Tuesday, January 8, 2019
A Look at Climate Change Disclosures

Wednesday, January 2, 2019
Quants: Point-in-Time Data for Backtesting

Friday, December 28, 2018
Now Showing: Controls & Procedures

Thursday, December 27, 2018
A Reminder on Non-GAAP Reporting Rules

Monday, December 17, 2018
Researching PG&E’s Wildfire Risk

Wednesday, December 12, 2018
Tracking Brexit Disclosures

Thursday, December 6, 2018
Campbell Soup: Looking Behind the Label

Sunday, December 2, 2018
SEC Comment Letters: The Amazon Example

Wednesday, November 28, 2018
Measuring Big Pharma’s Chemical Dependency

Monday, November 26, 2018
Analysts, Can You Relate? A True Story

Monday, November 19, 2018
Digging Up Historical Trend Data: Quest Example

Sunday, November 11, 2018
Cost of Revenue, SG&A: Q3 Update

Monday, November 5, 2018
Lease Accounting: FedEx vs. UPS

Saturday, November 3, 2018
New Email Alerting Powers

Wednesday, October 31, 2018
PTC and Two Tales of Revenue

Tuesday, October 30, 2018
10-K/Q Section Text Change Detection

Sunday, October 28, 2018
Finding Purchase Price Allocation

Sunday, October 21, 2018
Charting Netflix Growth in Three Ways

Wednesday, October 17, 2018
Interesting Data on Interest Income

Thursday, October 11, 2018
The Decline of Sears in Three Charts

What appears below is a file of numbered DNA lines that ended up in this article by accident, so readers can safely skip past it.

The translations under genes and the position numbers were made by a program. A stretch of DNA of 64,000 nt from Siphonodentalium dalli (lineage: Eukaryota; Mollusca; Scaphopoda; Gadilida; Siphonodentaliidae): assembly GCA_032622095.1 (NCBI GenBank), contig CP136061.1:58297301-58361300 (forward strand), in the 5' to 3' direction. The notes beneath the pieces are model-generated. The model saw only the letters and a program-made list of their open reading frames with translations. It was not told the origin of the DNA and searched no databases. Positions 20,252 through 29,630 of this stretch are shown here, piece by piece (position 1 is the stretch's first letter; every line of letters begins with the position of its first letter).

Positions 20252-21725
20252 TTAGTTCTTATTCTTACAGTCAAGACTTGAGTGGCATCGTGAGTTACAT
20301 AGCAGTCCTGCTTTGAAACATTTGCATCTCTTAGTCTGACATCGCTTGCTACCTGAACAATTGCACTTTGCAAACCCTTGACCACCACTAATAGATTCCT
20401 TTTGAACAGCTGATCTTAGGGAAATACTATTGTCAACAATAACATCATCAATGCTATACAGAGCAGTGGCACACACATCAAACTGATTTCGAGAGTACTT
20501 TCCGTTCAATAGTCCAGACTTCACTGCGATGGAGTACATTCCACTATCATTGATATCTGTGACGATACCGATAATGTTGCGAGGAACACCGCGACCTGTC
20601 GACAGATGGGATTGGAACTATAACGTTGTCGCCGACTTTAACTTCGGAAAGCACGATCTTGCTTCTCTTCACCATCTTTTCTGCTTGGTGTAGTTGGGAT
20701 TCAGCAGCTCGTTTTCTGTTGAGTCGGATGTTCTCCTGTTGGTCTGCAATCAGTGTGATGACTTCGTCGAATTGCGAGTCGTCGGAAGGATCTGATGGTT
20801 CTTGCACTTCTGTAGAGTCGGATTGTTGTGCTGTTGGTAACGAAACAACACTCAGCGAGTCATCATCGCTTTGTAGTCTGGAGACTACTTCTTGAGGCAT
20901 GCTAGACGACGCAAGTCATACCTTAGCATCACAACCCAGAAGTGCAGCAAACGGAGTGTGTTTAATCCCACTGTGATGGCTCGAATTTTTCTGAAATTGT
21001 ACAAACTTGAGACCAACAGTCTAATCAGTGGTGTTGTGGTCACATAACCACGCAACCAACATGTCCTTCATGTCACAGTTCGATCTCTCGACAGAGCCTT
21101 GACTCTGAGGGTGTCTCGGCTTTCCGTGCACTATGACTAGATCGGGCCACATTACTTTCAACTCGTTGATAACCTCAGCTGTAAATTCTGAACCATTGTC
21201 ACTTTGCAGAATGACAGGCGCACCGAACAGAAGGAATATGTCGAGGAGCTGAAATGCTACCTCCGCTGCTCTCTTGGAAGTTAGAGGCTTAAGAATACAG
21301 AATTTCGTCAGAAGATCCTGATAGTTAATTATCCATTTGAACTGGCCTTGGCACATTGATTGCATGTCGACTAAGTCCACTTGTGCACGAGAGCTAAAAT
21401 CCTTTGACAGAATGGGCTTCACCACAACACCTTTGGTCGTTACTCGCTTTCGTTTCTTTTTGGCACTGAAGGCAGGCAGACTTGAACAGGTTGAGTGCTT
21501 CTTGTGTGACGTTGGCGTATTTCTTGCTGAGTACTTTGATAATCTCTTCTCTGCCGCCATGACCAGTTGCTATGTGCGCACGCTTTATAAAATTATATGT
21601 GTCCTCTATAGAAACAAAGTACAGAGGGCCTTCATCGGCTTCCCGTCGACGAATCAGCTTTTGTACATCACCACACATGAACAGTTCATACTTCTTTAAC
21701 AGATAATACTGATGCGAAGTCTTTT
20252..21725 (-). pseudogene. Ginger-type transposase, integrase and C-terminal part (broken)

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The commitments and contingencies note frequently includes interesting information about what agreements companies have already entered that would commit them for future payments. A common example is leases, were companies lease equipment or buildings. What is particularly interesting, is to examine changes to those commitments. Calcbench offers an easy way to do that. You can go to the disclosures page, choose a disclosure you are interested in and click on Compare To Previous Period. For example, comparing 3M’s (MMM) leases as disclosed in 2017 to what was disclosed in 2016, we can see the rentals went from $318M in 2016 to $343M in 2017. You can also see potential changes by examining what was added or deleted from the document.

Another interesting example is with litigation. Companies disclose litigation they are involved in within this note. When comparing Merck’s (MRK) 2017 disclosure to the 2016 one, we can see that the litigation around a product liability lawsuit for Vioxx was resolved since it was taken out from the note.

There is a wealth of information in these changes in disclosures just waiting to be discovered.

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